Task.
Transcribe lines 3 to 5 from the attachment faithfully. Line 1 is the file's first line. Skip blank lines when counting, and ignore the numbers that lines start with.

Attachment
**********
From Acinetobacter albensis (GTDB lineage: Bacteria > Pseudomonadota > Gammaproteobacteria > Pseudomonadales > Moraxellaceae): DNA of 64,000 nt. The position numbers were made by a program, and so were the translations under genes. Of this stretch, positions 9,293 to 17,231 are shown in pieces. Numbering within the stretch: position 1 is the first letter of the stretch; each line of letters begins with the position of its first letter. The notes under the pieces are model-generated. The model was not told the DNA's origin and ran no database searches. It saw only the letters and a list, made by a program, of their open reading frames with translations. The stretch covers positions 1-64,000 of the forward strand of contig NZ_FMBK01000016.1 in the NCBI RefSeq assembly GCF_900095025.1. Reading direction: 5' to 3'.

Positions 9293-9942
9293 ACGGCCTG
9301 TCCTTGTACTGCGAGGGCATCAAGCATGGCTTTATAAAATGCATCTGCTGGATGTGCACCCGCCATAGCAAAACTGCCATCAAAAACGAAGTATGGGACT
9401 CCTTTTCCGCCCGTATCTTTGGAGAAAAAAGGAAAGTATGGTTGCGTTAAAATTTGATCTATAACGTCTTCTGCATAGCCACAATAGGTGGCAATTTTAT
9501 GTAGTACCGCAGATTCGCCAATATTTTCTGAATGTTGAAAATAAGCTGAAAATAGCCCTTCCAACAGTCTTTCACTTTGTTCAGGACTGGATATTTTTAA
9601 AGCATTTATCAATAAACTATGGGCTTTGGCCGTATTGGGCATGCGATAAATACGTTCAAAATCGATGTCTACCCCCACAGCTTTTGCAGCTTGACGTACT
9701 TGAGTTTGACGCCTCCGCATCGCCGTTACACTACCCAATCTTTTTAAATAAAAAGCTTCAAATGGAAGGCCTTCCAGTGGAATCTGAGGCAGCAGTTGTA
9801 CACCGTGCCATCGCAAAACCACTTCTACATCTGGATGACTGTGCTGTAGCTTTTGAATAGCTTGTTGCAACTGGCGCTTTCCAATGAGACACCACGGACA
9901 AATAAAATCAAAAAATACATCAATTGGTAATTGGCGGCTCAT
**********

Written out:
9293 ACGGCCTG
9301 TCCTTGTACTGCGAGGGCATCAAGCATGGCTTTATAAAATGCATCTGCTGGATGTGCACCCGCCATAGCAAAACTGCCATCAAAAACGAAGTATGGGACT
9401 CCTTTTCCGCCCGTATCTTTGGAGAAAAAAGGAAAGTATGGTTGCGTTAAAATTTGATCTATAACGTCTTCTGCATAGCCACAATAGGTGGCAATTTTAT